Love the Sinner, Hate the Sin?

Previously published on my Tumblr page, http://a-woman-apart.tumblr.com/

I know that I ended my last entry abruptly, so I’m going to try and revisit the topics that I discussed in “No Father but God” individually and in greater detail.

I was left feeling a little bit conflicted after I kind of wrote in support of Christians who condemn homosexuality as a sin, but claim to still love gay and lesbian people and want the best for them. My point was that even though the religion as a whole teaches that homosexuality is a sin, doesn’t mean that Christians or Muslims condone the actions of gunmen like Omar Mateen.

Since then, however, I’ve come across a number of posts from people in the LGBTQIA community who came out of Christian or Islamic backgrounds. These posts talked about the psychological burden that repressing their homosexuality placed on them, and the sort of empty well-wishing they received from people who quote the cliche “Love the sinner, hate the sin”. These posts argued against the notion that you could truly love a person while considering their lifestyle “disgusting”. They challenged the Catholic idea that it’s okay to be gay, as long as you don’t act on your feelings. They said that this was tantamount to telling people to love freely, but then forbidding them from expressing that love in any way. They insisted that ultimately, these restrictions and commands fuel a homophobic culture that inevitably results in attacks like those on the Pulse nightclub on Orlando.

So who is right? Can you still say that you “love” LGBTQIA people if you vote against them having the right to marry or create families? Can you say that you have their best interests in mind, but don’t want them to share your churches, classrooms, or restrooms? Can you say that you really support them when you don’t want to see them portrayed on television, but are totally unaffected by depictions of gratuitous violence or extramarital heterosexual affairs?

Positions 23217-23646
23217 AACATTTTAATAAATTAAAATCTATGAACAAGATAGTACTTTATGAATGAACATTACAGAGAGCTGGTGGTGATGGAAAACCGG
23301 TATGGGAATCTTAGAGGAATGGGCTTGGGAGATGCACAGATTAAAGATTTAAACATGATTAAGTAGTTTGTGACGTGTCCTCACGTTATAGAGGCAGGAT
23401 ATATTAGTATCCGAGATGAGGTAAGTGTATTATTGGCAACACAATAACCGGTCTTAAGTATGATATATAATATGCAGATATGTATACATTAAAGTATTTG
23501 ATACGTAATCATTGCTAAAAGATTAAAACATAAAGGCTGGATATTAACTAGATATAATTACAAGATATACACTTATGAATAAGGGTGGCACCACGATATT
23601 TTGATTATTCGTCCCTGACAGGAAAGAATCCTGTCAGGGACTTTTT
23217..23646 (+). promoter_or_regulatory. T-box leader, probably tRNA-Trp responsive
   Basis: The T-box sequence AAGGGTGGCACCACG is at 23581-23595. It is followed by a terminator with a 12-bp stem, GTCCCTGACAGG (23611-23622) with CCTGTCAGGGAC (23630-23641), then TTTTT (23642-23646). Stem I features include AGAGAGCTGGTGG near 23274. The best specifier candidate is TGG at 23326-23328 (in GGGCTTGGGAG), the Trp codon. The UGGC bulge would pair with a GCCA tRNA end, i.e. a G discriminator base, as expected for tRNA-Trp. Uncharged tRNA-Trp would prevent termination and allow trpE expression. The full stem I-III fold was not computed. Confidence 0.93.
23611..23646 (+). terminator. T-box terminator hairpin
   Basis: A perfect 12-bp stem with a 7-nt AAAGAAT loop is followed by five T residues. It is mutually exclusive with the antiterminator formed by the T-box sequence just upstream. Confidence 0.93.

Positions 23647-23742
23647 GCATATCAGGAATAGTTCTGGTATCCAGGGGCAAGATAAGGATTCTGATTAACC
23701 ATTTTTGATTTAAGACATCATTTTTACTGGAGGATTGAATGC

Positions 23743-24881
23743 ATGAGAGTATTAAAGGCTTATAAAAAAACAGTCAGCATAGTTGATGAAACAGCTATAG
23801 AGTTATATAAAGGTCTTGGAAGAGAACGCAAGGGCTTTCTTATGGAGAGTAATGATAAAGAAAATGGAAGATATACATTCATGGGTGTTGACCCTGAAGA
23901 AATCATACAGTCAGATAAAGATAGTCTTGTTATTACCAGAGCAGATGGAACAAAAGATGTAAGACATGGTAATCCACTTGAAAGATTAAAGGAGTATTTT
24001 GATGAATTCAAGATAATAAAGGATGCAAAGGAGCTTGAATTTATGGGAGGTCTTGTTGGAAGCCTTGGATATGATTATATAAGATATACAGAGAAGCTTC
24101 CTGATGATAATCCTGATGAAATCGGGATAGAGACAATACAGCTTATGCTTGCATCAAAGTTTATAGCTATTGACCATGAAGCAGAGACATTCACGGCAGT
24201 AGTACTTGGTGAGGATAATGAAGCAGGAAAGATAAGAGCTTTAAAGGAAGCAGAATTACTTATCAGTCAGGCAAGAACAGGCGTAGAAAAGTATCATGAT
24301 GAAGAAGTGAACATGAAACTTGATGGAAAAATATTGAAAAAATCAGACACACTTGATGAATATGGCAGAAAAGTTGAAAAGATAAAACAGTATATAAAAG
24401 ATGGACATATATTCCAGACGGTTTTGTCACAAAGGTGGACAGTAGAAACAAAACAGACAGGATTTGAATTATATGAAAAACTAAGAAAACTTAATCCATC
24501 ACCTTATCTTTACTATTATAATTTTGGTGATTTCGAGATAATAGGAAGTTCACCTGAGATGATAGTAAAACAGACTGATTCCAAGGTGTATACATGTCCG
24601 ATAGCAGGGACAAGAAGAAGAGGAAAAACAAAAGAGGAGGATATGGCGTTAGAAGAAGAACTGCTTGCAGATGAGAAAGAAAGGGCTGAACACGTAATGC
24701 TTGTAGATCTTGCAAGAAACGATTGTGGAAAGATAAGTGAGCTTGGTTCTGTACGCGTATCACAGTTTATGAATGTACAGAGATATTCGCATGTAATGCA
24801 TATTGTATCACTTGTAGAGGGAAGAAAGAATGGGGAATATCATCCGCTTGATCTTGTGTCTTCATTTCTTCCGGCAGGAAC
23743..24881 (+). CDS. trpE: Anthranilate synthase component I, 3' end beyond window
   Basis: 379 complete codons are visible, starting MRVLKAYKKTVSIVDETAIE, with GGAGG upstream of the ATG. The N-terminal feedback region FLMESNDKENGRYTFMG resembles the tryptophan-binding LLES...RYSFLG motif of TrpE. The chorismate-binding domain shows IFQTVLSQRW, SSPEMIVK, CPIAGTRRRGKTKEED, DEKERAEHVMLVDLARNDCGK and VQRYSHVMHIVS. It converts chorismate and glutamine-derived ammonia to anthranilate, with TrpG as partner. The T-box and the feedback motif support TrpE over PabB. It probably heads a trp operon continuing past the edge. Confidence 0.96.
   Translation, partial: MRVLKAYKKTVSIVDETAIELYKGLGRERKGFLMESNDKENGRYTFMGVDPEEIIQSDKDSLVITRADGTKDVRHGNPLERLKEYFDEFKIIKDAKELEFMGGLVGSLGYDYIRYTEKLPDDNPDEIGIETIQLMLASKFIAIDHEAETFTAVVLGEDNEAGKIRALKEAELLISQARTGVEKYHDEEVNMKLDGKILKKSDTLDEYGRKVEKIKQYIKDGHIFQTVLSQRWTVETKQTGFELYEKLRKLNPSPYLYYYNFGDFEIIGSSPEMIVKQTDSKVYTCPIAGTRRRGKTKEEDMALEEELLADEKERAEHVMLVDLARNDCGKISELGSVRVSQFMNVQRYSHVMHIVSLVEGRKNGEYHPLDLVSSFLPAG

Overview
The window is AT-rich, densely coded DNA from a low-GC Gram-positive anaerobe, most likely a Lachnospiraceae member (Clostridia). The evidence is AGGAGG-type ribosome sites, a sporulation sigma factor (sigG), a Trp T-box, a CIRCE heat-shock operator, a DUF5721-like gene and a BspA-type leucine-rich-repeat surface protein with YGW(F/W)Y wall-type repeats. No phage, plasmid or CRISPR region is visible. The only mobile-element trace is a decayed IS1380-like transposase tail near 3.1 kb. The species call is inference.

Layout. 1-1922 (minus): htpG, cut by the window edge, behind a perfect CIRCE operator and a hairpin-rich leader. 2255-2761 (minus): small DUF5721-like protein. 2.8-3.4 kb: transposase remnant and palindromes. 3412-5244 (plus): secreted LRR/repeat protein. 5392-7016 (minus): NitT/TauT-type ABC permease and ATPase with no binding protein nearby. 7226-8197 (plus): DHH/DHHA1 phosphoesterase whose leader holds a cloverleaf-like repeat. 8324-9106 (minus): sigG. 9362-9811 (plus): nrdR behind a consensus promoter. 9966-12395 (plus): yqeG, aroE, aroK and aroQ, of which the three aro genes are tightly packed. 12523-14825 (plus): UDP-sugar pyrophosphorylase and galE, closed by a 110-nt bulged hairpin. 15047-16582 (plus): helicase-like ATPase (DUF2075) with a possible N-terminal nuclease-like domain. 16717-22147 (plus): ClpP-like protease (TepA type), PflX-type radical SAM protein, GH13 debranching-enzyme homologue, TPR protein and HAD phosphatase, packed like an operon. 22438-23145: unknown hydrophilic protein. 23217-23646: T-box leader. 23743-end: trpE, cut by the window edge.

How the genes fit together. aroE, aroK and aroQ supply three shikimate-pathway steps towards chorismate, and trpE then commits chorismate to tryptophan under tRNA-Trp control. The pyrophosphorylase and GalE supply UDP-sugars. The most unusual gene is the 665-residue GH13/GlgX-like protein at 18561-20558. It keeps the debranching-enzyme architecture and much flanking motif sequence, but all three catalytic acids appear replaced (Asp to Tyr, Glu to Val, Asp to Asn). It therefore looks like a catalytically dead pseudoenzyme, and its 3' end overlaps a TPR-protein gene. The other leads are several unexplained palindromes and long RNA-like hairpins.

I still think that the question is a difficult one to answer. If you truly believe that the Bible or Quaran is divinely inspired, and that God in His holiness cannot abide homosexuality, I can see where you would be stuck. You’re left to choose between following the dictates of your God versus being accommodating to another person, and if God trumps all, I can see why you might be having trouble. Or, if you think that homosexuality is a disease that can somehow be “cured” by conversion therapy, I can see why you are aghast that anyone would “choose” to stay that way.

Your situation might be further complicated if you’re gay and you’re Christian, and you’re left to scour the scriptures for evidence that you really can be both, to the chagrin of Fundamentalist Christians and your fellow LGBTQIAs. You may be demonized and told to just “pick a side”. For you, it isn’t that simple. Jesus is your Savior. You still believe He died for your sins, and even though He himself didn’t mention homosexuality, you’re left to wonder if millions of Bible-quoting Christians could be wrong in saying that your very existence is sinful.

I don’t think there’s an easy answer to the argument. On the one hand, I could just come out and say, “Christians, you’re wrong. Science has shown us that homosexuality isn’t a choice. In fact, it’s present in plenty of other mammals. So if it’s something that you’re born with, how can God punish someone for making them in the way that He made them?”

Fundamentalist Christians: “Well God gave each of us the power of choice, and sin entered the world when Adam and Eve took the fruit in the garden of Eden. He doesn’t make us sin and He doesn’t tempt us. James said ‘each of us is tempted by sin when he is taken into his own lusts and enticed’. Jesus came to save people from sin, not encourage them in it.”

Then of course, I could argue that there is no evidence that there ever was a Garden of Eden, lesser evidence still about the existence of Satan, and the idea of what is “sin” varies from culture to culture. Then we’d just have this,

“Well the Bible is God’s word. Everything in it is true.”